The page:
Get the Book

The page below is an old version of my Business Plan for a New Political Party. Due to popular demand, I have updated the Plan considerably and put it into Kindle Format. You can buy it here.

Yes, it costs a bit of money. But the return on investment is enormous if you are serious about starting a political party.

Are you serious?

General Motors vs. McDonald’s

The automotive industry is a huge overhead business. If you are not selling millions of cars, you are on the way to bankruptcy. It can take hundreds of millions, if not billions, of dollars to develop new automotive technologies, and hundreds of millions more to build the assembly lines that implement the new technologies. It can pay to invest hundreds of thousands of dollars in robots and specialized tools to shave pennies of the price of certain parts.

Given this high overhead and huge economies of scale, it pays to reuse parts in multiple models. It pays to have dealer networks targeted to particular demographics. It is critical to have a very large geographic market in which to spread this overhead cost. Auto manufacturing is an international business.

Niche marketing is very difficult in this industry. There are few small independents in the business. Such small independents survive generally by selling very expensive sports cars, catering to small demographics, but still, usually over multiple countries.

McDonald’s has the opposite business model. The unit of investment is a single franchise; and the capital comes from the franchisee.

Yes, McDonald’s has some high overhead operations. They achieve huge economies of scale in advertising, purchasing, printing, etc. But all this is icing on the cake.

McDonald’s became successful by perfecting the operation of one restaurant. Once the single restaurant was made wildly successful, the formula was simply copied repeatedly. The marketing and purchasing economies of scale came later.

So, guess which marketing model the Libertarian Party adopted?

The answer: GM.

From the beginning the Libertarian Party has run presidential campaigns. From the beginning, the LP has struggled with large overhead tasks such as getting 50 state ballot access, getting national media attention, paying full-time national staff.

And since the LP has always been under-funded, the results have been poor. Overhead costs have resulted in a high average cost of doing real politics. Money spent on actual advertising has been very small compared to the overall donations raised. The LP’s economics are like the expensive sports car, but with one difference: if you spend a huge chunk of money of the sports car, you actually get the car; if you spend a huge chunk of money on an under-capitalized campaign, you get next to nothing.

I submit that a third party should model itself more on McDonald’s. The emphasis should be on perfecting the individual franchise (the county level party), and then replicating that success. The national office should exist to help spread the knowledge of running a good franchise, and provide economies of scale where appropriate, such as producing quality video ads, large scale printings etc.

Over the years many in the party have learned this lesson, and the party has moved more towards the McDonald’s model. Online schools and Candidate Tracker are excellent examples of using the central office’s resources to support the “franchisees.” I am by no means the first or the loudest advocate for moving emphasis away from presidential campaigns and other under-funded national level outreach. Others have taken the lead some time ago, and would have had more success except for the fact that the McDonald’s model…doesn’t work!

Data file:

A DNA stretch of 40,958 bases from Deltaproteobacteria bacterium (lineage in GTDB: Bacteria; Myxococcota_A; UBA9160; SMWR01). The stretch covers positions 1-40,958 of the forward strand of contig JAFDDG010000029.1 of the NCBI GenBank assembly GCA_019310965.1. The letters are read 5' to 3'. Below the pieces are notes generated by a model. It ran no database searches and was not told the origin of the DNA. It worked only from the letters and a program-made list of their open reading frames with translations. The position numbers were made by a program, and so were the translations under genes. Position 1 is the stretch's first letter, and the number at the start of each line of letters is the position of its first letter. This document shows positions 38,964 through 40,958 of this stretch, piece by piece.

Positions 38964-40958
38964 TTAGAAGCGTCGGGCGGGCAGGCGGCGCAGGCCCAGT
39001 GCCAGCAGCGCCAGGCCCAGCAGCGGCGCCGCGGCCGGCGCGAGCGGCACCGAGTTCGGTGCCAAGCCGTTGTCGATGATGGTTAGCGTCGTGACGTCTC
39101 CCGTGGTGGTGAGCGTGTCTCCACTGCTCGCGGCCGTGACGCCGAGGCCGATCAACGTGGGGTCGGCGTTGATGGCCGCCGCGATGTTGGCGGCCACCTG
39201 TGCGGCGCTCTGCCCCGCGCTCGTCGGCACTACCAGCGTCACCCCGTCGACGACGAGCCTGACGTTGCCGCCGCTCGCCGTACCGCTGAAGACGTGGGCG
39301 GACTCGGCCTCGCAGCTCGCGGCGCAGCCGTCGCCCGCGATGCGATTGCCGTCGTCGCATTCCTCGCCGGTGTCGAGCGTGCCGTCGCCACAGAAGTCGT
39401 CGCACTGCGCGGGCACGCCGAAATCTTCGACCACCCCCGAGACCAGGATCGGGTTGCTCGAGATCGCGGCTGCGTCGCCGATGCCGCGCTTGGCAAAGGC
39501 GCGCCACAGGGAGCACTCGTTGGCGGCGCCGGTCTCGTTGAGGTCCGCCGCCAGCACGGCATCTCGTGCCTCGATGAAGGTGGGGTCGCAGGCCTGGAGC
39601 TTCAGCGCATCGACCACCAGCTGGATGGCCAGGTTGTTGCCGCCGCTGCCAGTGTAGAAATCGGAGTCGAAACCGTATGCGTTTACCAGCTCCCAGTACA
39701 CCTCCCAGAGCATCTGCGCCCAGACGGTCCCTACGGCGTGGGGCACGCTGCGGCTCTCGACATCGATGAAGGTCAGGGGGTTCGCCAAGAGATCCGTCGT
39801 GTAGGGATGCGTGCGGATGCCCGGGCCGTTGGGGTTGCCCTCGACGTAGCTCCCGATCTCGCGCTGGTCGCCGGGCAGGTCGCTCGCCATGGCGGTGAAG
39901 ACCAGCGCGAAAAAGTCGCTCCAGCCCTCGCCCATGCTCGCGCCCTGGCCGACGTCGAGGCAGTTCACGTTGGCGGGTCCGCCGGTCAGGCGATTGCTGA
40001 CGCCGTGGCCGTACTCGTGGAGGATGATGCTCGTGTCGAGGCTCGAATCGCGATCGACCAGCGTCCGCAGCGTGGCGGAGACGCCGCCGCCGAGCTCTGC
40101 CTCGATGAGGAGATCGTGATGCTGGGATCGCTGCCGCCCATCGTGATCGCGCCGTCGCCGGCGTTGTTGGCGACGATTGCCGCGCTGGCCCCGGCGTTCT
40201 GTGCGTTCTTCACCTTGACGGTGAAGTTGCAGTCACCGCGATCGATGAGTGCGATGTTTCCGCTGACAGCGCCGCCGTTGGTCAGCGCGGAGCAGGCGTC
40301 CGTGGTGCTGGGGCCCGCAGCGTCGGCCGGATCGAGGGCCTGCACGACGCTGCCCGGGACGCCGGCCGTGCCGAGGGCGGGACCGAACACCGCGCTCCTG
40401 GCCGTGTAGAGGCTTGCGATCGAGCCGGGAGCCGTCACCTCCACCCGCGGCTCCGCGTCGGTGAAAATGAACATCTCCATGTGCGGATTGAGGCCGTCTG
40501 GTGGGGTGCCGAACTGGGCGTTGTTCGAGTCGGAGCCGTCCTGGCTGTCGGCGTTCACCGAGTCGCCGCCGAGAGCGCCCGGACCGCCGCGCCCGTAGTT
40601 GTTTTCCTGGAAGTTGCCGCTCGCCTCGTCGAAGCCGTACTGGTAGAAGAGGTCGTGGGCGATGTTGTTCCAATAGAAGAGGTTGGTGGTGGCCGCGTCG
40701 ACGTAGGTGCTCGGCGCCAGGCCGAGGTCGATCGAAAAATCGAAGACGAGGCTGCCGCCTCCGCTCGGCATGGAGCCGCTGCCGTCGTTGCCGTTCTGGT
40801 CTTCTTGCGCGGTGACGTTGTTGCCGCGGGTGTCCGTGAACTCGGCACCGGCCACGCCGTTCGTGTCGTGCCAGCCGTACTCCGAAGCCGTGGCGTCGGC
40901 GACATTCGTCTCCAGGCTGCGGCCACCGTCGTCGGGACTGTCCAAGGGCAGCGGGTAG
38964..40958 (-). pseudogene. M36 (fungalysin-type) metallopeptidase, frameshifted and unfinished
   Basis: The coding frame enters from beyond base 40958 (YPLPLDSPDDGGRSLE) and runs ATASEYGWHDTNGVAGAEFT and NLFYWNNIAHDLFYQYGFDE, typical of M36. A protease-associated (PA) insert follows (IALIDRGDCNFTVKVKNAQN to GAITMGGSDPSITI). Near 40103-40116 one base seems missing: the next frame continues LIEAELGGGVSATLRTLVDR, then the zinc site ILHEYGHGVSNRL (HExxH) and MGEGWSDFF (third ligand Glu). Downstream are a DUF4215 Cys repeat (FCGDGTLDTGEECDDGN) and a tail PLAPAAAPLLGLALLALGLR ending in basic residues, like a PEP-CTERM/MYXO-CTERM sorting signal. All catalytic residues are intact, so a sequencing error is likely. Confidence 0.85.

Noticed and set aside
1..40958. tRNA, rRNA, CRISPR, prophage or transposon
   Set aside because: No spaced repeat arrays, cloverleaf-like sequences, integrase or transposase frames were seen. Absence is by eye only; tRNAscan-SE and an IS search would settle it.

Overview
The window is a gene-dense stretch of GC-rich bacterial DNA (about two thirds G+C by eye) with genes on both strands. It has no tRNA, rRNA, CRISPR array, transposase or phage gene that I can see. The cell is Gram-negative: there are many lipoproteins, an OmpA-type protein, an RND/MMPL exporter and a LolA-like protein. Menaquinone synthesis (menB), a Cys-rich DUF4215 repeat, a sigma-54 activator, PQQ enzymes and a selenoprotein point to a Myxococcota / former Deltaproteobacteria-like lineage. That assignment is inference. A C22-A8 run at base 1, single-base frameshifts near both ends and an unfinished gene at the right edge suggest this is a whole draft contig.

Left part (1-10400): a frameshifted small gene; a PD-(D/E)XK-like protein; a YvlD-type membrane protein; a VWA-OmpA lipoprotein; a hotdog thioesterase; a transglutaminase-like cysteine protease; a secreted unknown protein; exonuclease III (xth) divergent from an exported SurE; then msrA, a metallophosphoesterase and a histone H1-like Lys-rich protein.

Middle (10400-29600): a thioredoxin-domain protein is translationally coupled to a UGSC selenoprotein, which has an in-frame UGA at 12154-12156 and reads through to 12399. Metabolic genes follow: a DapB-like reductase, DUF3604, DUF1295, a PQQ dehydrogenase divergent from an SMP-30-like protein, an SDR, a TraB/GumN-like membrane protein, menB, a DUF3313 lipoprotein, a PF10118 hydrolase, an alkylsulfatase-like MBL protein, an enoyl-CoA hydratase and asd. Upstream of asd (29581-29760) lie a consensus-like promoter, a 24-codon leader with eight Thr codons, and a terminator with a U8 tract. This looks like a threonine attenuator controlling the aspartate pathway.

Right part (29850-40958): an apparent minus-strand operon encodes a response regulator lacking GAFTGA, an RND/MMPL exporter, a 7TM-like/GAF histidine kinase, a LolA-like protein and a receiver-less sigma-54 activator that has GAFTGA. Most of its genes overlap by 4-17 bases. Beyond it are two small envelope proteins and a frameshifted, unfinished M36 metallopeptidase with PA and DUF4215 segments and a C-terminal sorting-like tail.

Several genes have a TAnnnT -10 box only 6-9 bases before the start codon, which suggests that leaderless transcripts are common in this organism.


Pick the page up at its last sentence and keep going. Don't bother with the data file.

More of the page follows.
Currently, the LP targets a tiny niche demographic. Franchises are not stable; they come and go. An over emphasis on local organization would be the death of the party without fundamental change. Given the LP’s current market segment, the GM model is appropriate.

Successfully adopting the McDonald’s strategy requires adopting one of two possible fundamental changes which could make the local organization model viable:

  • Reach a wider demographic so that political success is more likely, and the pool of volunteers at the local level is high enough to allow rotating officers without losing continuity. Apply the lessons of Part 2.
  • Scrap election victory as a goal and focus on getting the word out. Have fun! This could keep local clubs going. This is the Ernie Hancock approach to LP activism.

These are mutually exclusive options. Either one could work. I pushed the first with insufficient success. Today, my own efforts are aimed at a new party, but those of you who still dream of turning the LP into a real political party are welcome to keep trying. Otherwise, the LP would do well to take the second option.

Previous | 1 | 2 | 3 | 4 | 5 | 6 | 7 | 8 | 9 | 10 | 11 | 12 | 13 | 14 | 15 | 16 | Next

Lessons Learned in the Libertarian Party
General Motors vs. McDonald's
Danger! Overhead!
Economies of Scale
Professionals: not a Panacea
It's Coke or Pepsi Time
Use the Volunteers
Morale vs. Motivation
Proof by Definition
Vote for me, you Bastard!
Voter Education vs. Indoctrination
Sound Bites, Anyone?
First, Don't Be Silly
On Herding Cats
A Better National Committee?
And More
Why Third Political Parties Fail
The Constraints Third Parties must Obey to Succeed
A Strategic Framework for Third Political Parties
Starting a New Political Party from Scratch